Ger van Elk is internationally considered to be one of the pioneers of conceptual art. Averse to conventions, Van Elk experimented with many different media and frequently collaborated with fellow artists, including William Leavitt, Allen Rupersberg and John Baldessari and Bas Jan Ader among others. In 1969 he participated in the groundbreaking exhibitions When Attitudes Become Form at Kunsthalle Bern and Op Losse Schroeven: Situaties en Cryptostructuren at the Stedelijk Museum Amsterdam; the latter still counts as the introduction of conceptual art in the Netherlands.
Van Elk realized at a young age that “theory was nothing but a construct, a work of artifice”, after his mother remarried and he had to become Catholic instead of Protestant overnight. It proved to be a crucial moment for his art practice, the insight that truth is not truthful and that one theory is always interchangeable with another. In his witty and radical work, Van Elk analyzed the role of the artist, explored the question of authorship and originality and examined the dubious relationship between image, imagination and reality. Ger van Elk tried to disrupt the established art world one artwork at a time.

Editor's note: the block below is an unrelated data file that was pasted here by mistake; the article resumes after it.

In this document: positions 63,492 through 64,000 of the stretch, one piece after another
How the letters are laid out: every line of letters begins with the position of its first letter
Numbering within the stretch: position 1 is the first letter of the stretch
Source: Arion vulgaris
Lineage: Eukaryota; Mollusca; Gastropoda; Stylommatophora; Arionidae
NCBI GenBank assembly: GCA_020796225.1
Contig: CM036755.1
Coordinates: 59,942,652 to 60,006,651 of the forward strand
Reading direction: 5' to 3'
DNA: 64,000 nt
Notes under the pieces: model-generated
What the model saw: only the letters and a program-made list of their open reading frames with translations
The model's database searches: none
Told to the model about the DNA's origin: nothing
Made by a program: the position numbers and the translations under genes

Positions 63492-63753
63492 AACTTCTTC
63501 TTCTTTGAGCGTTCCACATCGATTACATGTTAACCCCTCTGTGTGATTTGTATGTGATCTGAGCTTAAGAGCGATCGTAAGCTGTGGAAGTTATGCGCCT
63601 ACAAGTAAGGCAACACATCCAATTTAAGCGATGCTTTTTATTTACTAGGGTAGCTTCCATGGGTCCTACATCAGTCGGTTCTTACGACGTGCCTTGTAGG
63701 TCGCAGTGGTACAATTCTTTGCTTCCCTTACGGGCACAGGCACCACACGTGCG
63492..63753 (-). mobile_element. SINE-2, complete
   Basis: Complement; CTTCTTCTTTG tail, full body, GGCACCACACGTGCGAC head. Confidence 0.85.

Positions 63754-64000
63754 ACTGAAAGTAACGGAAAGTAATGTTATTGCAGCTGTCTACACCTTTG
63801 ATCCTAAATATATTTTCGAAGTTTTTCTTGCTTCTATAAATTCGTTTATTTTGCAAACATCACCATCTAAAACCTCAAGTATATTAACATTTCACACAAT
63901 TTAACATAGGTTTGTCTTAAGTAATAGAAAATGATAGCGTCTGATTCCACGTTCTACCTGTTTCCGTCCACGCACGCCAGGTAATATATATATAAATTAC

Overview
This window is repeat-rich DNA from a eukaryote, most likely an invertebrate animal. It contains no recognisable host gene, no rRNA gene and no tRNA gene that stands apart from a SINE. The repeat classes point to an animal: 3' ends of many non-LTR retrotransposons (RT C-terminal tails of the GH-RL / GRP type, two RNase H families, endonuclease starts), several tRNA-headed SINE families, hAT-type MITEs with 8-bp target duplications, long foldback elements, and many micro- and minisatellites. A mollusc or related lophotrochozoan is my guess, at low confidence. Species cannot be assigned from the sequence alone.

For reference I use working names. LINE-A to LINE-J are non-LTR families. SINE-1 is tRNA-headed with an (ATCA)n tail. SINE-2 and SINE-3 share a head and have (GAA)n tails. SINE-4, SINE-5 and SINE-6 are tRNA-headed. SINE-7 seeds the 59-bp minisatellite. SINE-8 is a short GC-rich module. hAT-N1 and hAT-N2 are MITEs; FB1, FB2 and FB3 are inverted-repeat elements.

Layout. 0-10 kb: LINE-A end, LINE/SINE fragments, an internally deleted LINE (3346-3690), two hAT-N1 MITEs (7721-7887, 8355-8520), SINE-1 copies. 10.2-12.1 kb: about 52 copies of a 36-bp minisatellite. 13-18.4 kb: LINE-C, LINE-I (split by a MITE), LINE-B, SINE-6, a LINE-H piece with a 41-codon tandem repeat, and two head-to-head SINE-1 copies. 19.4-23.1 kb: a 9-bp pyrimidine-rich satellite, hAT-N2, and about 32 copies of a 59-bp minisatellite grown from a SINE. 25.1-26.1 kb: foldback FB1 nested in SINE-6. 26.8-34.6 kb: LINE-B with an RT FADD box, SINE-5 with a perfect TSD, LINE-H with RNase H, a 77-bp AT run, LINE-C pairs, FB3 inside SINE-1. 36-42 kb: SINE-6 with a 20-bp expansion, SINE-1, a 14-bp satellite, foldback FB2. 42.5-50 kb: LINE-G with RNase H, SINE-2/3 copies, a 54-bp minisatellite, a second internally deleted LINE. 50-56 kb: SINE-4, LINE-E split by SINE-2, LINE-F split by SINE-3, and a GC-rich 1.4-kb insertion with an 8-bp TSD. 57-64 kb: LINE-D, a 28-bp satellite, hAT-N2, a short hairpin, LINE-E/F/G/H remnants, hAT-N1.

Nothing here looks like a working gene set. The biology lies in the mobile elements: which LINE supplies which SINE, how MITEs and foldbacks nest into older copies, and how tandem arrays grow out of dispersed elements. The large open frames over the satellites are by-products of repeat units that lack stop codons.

The idea for this exhibition was born a few years ago when Van Elk was still alive. He loved the idea of exhibiting his work alongside younger generations of artists. The concept evolved into the current presentation in two locations. GRIMM will exhibit a selection of historically important work by Van Elk at the Keizersgracht, ranging from sculptures like Rope Sculpture (1968) to Niet Werkelijk Woef (1987) and works in other media such as his famous video Some natural Aspects of Painting and Sculpture from 1970 and paintings from the early 1990s. At the Frans Halsstraat a group show will be presented by various artists who were either influenced by his work, or with whom we can draw our own parallel with Van Elk, be it because of a similar (conceptual) approach or by the use of a medium that he pioneered.